A PRIVATE college in Limerick has “nothing to hide” arising from an investigation by immigration officials that has seen restrictions imposed on overseas students, its owner has said.
Glen Anderson said Limerick City College was appealing a decision by the Department of Justice to suspend its non-EU students from registering with the Garda National Immigration Bureau.
The Department said the suspension had arisen following a review by Irish Naturalisation and Immigration Service (INIS). That review concerned a business course accredited by Birmingham City University.
“The main issue in the case was the fact that large numbers of students enrolled at Limerick City College as pursing a degree programme accredited by Birmingham City University, and who obtained immigration status on that basis, were never registered with the university and could not have sat any examinations. Only a small minority of these degree programme students ever sat an exam. This emerged through contacts between INIS and Birmingham City University,” the Department stated.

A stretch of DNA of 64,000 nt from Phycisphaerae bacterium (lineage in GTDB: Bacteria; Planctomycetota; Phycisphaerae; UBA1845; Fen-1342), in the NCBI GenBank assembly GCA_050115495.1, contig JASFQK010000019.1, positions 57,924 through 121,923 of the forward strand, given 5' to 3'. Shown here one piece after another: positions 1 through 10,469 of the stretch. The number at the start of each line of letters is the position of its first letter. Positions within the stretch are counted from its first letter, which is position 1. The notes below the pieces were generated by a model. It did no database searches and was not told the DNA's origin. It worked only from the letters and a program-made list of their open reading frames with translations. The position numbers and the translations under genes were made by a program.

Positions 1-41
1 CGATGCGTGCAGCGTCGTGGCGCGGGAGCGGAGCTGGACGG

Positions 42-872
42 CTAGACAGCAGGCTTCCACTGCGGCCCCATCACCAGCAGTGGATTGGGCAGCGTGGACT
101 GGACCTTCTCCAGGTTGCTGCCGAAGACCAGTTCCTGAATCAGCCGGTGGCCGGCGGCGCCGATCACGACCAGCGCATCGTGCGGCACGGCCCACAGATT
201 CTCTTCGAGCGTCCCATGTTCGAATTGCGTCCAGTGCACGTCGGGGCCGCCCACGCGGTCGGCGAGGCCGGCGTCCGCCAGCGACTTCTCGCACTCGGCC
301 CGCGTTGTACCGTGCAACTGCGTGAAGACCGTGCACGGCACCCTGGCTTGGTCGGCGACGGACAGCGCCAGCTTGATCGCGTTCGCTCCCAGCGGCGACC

Mr Anderson said the difficulty arose from the “two-stage process” of students having to enrol in Limerick and also to register with Birmingham for exam purposes.
“It is the students who are responsible for their registration and their exam and this is what we are trying to resolve,” he said.
Mr Anderson said the situation at Limerick City College, which is based at the Parkway Shopping Centre, should in no way be compared to private schools in Dublin that are closing down after a crackdown by the Department.
“We support the government in terms of their commitment to regulating the sector and we agree with what they are doing. We want to work with them. We think they should review and investigate all institutions,” Mr Anderson said.
But there was no question of the doors closing at Limerick City College, he said.
“We strongly deny any wrongdoing” and the college was “engaging with the Department” in seeking to have the suspension lifted and the matter resolved, he added.
Mr Anderson estimated there were 300 to 350 students who required visas to study in Limerick but said this was only one strand to the business, which also provides grinds and supervised study for Leaving Cert students as well as training.